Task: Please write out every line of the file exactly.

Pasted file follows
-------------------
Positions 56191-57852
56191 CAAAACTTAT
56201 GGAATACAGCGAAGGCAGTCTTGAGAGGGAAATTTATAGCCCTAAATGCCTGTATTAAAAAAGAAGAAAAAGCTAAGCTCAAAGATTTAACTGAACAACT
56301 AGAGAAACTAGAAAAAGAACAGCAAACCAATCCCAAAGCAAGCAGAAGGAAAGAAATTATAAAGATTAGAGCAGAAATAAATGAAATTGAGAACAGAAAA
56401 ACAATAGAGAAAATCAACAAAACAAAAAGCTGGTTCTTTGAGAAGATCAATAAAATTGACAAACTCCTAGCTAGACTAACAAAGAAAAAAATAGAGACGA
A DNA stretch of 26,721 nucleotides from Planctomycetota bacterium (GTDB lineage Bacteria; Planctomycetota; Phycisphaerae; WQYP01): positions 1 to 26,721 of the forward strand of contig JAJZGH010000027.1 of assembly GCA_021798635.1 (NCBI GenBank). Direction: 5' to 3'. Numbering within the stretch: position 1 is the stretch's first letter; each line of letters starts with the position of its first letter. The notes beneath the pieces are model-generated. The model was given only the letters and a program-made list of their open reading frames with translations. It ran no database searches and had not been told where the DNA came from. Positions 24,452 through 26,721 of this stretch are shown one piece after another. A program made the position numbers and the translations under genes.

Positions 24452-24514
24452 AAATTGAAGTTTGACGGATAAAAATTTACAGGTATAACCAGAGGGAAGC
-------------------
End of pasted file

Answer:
Positions 56191-57852
56191 CAAAACTTAT
56201 GGAATACAGCGAAGGCAGTCTTGAGAGGGAAATTTATAGCCCTAAATGCCTGTATTAAAAAAGAAGAAAAAGCTAAGCTCAAAGATTTAACTGAACAACT
56301 AGAGAAACTAGAAAAAGAACAGCAAACCAATCCCAAAGCAAGCAGAAGGAAAGAAATTATAAAGATTAGAGCAGAAATAAATGAAATTGAGAACAGAAAA
56401 ACAATAGAGAAAATCAACAAAACAAAAAGCTGGTTCTTTGAGAAGATCAATAAAATTGACAAACTCCTAGCTAGACTAACAAAGAAAAAAATAGAGACGA
A DNA stretch of 26,721 nucleotides from Planctomycetota bacterium (GTDB lineage Bacteria; Planctomycetota; Phycisphaerae; WQYP01): positions 1 to 26,721 of the forward strand of contig JAJZGH010000027.1 of assembly GCA_021798635.1 (NCBI GenBank). Direction: 5' to 3'. Numbering within the stretch: position 1 is the stretch's first letter; each line of letters starts with the position of its first letter. The notes beneath the pieces are model-generated. The model was given only the letters and a program-made list of their open reading frames with translations. It ran no database searches and had not been told where the DNA came from. Positions 24,452 through 26,721 of this stretch are shown one piece after another. A program made the position numbers and the translations under genes.

Positions 24452-24514
24452 AAATTGAAGTTTGACGGATAAAAATTTACAGGTATAACCAGAGGGAAGC